Achieving optimal medication-taking behavior is a collaborative process of communication and understanding between patients and their health care teams. Health care professionals can improve medication-taking behavior in their patients by modifying their approach on an individual and a system level. The National Diabetes Education Program has compiled the resources on this website to support health care professionals in promoting medication adherence* among their patients and within their teams.
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Help us expand our collection. If you know of a resource or article to help improve medication-taking behavior, visit the Submit a Resource webpage.
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Use these promotional tools, such as presentation slides and an e-newsletter blurb, to help make other health care professionals aware of the Promoting Medication Adherence in Diabetes web resource.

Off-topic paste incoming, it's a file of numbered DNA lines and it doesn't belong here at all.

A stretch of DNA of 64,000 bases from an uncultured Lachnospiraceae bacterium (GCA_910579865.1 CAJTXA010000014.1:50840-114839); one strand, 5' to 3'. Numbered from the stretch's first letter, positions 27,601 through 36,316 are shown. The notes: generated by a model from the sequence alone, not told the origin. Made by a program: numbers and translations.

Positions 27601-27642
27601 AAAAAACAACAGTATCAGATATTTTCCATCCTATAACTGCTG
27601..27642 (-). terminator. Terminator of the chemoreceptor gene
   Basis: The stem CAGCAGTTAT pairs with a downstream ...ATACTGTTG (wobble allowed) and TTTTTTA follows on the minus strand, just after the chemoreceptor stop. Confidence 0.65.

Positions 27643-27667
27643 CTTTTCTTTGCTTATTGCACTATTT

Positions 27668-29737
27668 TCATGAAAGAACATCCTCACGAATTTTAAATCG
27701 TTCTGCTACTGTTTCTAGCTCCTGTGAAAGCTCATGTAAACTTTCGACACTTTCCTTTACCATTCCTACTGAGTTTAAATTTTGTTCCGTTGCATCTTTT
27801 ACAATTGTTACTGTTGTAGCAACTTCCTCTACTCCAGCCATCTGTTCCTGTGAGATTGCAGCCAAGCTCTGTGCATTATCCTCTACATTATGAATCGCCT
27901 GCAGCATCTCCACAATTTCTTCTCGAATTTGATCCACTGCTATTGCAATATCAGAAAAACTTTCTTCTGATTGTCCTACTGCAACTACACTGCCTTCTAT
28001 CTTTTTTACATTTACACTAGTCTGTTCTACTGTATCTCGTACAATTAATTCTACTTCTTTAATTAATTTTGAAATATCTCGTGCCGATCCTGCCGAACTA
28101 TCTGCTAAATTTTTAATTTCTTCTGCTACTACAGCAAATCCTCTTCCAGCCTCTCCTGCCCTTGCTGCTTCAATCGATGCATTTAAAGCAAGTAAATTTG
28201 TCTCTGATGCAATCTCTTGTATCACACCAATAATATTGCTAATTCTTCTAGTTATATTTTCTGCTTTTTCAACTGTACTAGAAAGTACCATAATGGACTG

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Has your team made changes to promote medication adherence in diabetes? Share your success story with us to be featured on this page.Tell us your story
Resources selected are reviewed by independent experts on diabetes care and medication adherence. The National Diabetes Education Program thanks the following people for giving their time and expertise for this project:
- James Aikens, PhD
- John Buse, MD, PhD
- Jennifer Bussell, MD, FACP
- Eunseok Cha, PhD, MPH, MSN, RN, CDE
- Jeffrey Gonzalez, PhD
- Yvonne Grant, PharmD, CGP, CDE, BC-ADM
- CAPT Christopher Lamer, PharmD, BCPS, MHS, CDE
- Chandra Osborn, PhD, MPH
- John G. Ryan, DrPH
- Monika Safford, MD
- David Schwartz, PhD, ABPP
- Sean Stewart, PharmD, BCPS, CLS
- Elizabeth A. Walker, PhD, RN
- Laura Young, MD, PhD
* The World Health Organization defines adherence as “the extent to which a person’s behavior – taking medications, following a diet and/or executing lifestyle changes – corresponds with agreed recommendations from a health care provider.”
1. World Health Organization (WHO). Adherence to Long-term Therapies: Evidence for Action. WHO website. Accessed May 20, 2015.